Codrington truly believes this is what audit of the future is going to have to deliver. ‘CAs(SA) need to be much more involved in strategic enablement of the business strategy and not merely the recording of historical information.’
So, what does this have to do with the future of education? According to Codrington, everything!
‘This is the future and the faster we can deliver this, the better we’re going to be at putting the chartered accountancy profession back in the prominent place it’s supposed to be.’
Accountants of the future
A few years ago, Codrington and his team at strategic insights firm, TomorrowToday, conducted research on what will happen when machines can do a lot of our work for us. What they found is that right now, and for the foreseeable future, there are many things computers can’t do.
Computers quite simply aren’t adept at what-if scenario thinking, adaptive thinking, complex problem-solving, creativity and intuition. They don’t have emotional intelligence or empathy, diversity intelligence, curiosity or an ability for storytelling. And they certainly lack initiative and entrepreneurship.
Which is why we need to develop all these things in the accountants of the future, and in learners in general.
‘We have to imagine what the accounting profession, and other professions, need to look like,’ says Codrington. ‘In simple terms, we need to reimagine what education looks like.’
If you think about how quickly COVID-19 is forcing us into the online space, it’s obvious that education needs to change. ‘We need to think about how we develop a CA(SA) from the beginning of their education to qualification and then to professional development,’ says Codrington. ‘We quite simply can’t keep doing it the way we’ve done it.’
For Codrington it’s not just about skill sets, although these are, of course, crucial. ‘We may even have to reimagine the assessment criteria required to get the credentials in the first place,’ he says. According to Codrington, assessment must include the skills mentioned above, such as adaptive thinking and problem-solving. For him, they are not a nice-to-have extra but skills that genuinely need to be incorporated into any curriculum.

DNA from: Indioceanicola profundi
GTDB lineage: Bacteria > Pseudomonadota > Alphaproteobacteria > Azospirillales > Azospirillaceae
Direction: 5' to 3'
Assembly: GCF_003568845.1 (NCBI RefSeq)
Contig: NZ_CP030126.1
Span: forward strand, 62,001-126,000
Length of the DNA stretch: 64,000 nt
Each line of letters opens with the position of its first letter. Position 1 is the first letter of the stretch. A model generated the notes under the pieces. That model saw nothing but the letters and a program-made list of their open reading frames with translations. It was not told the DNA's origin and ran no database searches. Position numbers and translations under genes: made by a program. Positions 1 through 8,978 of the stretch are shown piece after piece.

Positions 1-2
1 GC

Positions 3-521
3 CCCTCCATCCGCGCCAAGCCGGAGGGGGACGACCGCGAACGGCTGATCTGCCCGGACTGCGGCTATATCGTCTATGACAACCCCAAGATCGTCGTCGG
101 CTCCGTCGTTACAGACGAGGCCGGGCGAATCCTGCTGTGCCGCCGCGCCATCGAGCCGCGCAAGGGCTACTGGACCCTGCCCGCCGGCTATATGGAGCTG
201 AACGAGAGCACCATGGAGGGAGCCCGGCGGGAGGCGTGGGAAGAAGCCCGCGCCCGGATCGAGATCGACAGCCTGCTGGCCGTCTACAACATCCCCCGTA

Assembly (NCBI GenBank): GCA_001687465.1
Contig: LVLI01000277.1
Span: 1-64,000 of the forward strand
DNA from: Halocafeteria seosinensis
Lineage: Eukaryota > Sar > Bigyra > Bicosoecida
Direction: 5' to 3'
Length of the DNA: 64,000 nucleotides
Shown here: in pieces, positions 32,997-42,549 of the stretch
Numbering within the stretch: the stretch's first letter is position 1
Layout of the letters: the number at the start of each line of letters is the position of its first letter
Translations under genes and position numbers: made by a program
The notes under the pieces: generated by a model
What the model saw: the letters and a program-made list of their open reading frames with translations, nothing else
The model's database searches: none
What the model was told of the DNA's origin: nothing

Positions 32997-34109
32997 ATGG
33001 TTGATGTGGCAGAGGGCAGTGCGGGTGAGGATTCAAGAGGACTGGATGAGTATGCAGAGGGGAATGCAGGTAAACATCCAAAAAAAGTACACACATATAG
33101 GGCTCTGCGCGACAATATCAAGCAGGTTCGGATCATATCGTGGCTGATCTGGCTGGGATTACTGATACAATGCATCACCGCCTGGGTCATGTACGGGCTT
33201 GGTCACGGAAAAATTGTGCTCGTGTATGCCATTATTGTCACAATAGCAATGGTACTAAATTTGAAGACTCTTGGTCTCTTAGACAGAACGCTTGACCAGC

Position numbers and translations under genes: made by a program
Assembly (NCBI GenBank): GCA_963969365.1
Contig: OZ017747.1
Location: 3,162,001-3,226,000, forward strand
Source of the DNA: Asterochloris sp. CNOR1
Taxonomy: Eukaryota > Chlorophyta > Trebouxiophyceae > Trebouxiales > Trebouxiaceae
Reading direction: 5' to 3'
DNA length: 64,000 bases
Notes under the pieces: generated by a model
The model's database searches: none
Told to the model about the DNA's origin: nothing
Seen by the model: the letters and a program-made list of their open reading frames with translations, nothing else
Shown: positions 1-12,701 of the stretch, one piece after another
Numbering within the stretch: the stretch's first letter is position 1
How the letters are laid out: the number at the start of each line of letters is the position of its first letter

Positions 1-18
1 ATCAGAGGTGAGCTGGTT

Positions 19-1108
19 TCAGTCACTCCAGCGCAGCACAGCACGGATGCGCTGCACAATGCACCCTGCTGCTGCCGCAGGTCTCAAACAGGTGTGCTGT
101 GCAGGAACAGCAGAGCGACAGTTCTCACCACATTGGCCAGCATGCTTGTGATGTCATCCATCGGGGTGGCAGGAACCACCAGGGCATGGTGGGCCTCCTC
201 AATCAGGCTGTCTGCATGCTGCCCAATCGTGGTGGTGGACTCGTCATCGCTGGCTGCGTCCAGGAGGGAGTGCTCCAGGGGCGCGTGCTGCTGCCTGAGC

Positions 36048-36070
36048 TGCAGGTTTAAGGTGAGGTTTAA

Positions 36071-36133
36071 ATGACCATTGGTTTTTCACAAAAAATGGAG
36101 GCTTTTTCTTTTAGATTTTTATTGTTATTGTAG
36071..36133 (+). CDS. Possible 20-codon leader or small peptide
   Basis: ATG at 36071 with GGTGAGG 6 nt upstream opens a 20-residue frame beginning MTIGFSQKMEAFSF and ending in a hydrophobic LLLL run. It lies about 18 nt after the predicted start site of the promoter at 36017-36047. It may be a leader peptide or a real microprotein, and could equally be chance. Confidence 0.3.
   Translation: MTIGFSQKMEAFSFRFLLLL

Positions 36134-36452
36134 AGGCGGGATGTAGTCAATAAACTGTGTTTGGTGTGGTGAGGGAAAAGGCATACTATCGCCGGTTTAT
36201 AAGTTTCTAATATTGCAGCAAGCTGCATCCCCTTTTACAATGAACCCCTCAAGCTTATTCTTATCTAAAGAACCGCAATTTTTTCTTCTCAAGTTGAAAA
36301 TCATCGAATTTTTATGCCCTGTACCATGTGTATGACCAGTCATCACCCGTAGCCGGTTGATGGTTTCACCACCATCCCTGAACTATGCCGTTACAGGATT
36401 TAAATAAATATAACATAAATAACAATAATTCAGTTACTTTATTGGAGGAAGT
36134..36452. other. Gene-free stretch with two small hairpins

The art of unlearning
‘To sum it up, it’s not good enough for us to just learn, we need to unlearn as well,’ says Codrington. He believes that is not just a COVID-19 statement, but rather that the pandemic has shone a massive spotlight on an existing problem.
‘This year is not going according to plan, and 2021 won’t either, but if you think about it, nor did last year or the year before,’ he says. ‘We need to stop blaming COVID-19 and realise that we live in an era of disruption where there is constant deep structural change to the world around us.’
He closes off by asking us to imagine we had to workshop how to improve a caterpillar. If the client were the caterpillar themselves, they would probably want to make improvements that would make them less likely to be eaten by a bird. They would want to be smaller, leaner, faster, less colourful. However, if the client were an artist, they may want the caterpillar to be fatter, bigger and more colourful.
‘You can make myriad changes to a caterpillar,’ says Codrington, ‘but the better caterpillar is actually a butterfly.’
This, according to the futurist, is why unlearning is so important and why we need to take the opportunity presented by COVID-19 to completely reimagine our situations. ‘If we try to survive by simply improving and tweaking the systems we already have, we might end up with a better caterpillar but miss the fact that we should have been looking for a butterfly.’